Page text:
The Department of Psychology offers a year-long senior honors essay intended to immerse the student in the research project from start to finish. The program has been in existence for a number of years.
“The goal is for [students] to get the complete experience in doing research that helps them to understand both the lofty and the mundane aspects of research,” said Tom Merluzzi, associate professor of psychology and supervisor of the honors program.
About seven to 10 students participate in the invitation-only honors program each year. Students meet as a group to discuss readings in methodology, interact as colleagues and review each other’s work. Participants receive mentoring and constructive criticism during several presentations throughout the year that help them refine both their thesis content and their communication skills. The final product is a journal-length manuscript that is presented at a formal colloquium in April.
“Engagement in research from beginning to end is a very important learning process,” Merluzzi said.
The Department of Economics also offers a year-long senior honors thesis.
Students from a wide variety of disciplines within the College of Arts and Letters say their experiences with the honors program have been both the most challenging and the most enjoyable academic pursuit so far.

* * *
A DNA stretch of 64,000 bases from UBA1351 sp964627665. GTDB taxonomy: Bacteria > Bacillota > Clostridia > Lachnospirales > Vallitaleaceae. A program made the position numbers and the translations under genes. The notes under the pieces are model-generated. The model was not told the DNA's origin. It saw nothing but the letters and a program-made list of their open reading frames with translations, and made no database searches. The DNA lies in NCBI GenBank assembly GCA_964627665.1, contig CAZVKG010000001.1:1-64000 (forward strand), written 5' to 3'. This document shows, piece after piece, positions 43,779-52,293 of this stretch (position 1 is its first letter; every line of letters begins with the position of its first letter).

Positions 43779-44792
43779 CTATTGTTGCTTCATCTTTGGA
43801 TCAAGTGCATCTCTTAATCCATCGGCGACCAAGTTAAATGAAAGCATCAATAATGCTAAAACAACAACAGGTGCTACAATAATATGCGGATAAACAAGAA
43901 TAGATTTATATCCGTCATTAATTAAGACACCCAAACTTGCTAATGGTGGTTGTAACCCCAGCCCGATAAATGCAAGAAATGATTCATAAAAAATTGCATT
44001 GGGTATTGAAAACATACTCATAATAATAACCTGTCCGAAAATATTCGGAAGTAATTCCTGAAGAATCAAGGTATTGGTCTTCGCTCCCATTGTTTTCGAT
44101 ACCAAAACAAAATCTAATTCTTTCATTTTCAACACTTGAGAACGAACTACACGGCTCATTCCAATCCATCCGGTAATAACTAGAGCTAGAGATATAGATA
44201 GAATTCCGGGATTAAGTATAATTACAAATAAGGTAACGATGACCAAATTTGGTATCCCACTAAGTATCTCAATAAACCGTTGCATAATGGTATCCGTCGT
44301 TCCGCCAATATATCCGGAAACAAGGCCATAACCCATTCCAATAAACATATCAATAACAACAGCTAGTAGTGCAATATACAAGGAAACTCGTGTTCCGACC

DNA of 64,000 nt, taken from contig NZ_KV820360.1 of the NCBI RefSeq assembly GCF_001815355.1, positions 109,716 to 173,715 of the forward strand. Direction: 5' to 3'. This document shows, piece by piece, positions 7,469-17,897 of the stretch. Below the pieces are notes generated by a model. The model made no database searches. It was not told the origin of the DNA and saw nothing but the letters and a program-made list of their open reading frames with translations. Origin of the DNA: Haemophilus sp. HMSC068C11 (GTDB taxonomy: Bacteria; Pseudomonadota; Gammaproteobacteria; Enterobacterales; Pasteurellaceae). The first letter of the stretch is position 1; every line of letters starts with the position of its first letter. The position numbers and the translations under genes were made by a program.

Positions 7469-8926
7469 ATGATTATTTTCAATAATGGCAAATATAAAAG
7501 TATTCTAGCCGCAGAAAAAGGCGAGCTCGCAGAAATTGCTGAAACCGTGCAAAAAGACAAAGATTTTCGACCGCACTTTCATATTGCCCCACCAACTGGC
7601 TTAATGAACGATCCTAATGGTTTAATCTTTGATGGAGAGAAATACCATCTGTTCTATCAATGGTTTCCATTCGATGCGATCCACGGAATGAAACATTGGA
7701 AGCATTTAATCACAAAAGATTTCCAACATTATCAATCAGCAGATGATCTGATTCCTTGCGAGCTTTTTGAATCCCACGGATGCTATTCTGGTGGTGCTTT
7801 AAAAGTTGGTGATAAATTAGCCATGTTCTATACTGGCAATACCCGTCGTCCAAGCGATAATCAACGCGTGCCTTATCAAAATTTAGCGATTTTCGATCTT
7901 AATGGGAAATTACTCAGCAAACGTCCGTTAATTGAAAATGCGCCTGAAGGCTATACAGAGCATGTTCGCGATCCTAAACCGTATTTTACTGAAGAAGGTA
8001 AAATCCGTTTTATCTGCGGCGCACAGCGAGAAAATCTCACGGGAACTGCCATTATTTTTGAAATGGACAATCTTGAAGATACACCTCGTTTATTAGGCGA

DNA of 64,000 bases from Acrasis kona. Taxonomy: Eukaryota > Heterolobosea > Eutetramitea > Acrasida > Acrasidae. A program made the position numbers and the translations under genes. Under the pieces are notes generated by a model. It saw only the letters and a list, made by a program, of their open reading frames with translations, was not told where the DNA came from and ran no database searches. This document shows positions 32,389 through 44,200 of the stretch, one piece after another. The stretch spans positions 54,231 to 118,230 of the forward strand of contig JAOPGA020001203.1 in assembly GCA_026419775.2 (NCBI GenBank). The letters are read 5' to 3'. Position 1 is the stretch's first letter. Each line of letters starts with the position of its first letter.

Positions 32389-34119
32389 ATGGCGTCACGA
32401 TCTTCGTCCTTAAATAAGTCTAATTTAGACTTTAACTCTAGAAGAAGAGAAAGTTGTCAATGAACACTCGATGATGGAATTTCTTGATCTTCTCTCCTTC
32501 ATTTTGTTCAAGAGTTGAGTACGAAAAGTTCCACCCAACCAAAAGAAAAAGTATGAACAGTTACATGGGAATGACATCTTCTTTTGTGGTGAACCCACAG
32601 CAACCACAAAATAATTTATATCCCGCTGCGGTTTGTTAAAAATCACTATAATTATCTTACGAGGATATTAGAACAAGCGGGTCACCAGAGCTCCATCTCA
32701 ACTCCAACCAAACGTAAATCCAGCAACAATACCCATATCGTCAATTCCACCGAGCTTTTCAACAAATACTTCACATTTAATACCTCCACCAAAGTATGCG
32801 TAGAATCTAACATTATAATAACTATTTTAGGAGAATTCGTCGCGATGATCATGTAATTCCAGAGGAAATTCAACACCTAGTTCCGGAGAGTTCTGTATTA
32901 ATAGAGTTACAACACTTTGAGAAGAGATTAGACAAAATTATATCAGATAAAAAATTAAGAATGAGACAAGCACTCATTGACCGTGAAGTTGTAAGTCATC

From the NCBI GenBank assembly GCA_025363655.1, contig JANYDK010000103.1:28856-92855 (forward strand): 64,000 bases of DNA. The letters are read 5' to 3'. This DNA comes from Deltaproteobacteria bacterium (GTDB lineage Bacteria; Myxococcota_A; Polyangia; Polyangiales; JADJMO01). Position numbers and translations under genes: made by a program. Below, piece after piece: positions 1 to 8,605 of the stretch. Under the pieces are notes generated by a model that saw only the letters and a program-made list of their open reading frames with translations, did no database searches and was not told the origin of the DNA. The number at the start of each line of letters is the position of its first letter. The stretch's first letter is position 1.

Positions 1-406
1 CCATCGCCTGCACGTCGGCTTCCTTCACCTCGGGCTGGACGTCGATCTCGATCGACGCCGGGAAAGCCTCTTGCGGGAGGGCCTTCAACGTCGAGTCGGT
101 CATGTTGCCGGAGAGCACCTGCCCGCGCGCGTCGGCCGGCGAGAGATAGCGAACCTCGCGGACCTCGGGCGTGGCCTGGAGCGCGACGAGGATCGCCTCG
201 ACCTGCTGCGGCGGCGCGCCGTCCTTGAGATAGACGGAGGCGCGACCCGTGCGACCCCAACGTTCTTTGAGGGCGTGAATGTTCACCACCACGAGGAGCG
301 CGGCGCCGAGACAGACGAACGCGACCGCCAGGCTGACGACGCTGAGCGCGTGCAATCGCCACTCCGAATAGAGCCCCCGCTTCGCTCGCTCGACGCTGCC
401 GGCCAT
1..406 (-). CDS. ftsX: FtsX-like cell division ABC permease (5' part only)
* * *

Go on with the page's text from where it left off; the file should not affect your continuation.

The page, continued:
“It’s a great way to get started in doing research because you are given a lot of freedom to pursue a project that interests you but at the same time are given enough structured class time to help you through the process,” said Lisa Brintnall, a 2003 graduate and participant in the Psychology honors program who is attending Mayo Medical School.
Dan Munsch, a senior history major, said the rigors of the history honors program will help him adequately prepare for other challenges such as Law School and a career.
History honors program participant Jake Baska said the program has required him to become more personally motivated in his studies.
“The concept of being the one in charge of research, creating [your] own deadlines … has forced me to take a level of personal responsibility that’s hard to force upon yourself in a traditional class setting. You find out a lot about who you are as a student when you’re the main person you need to answer to,” he said.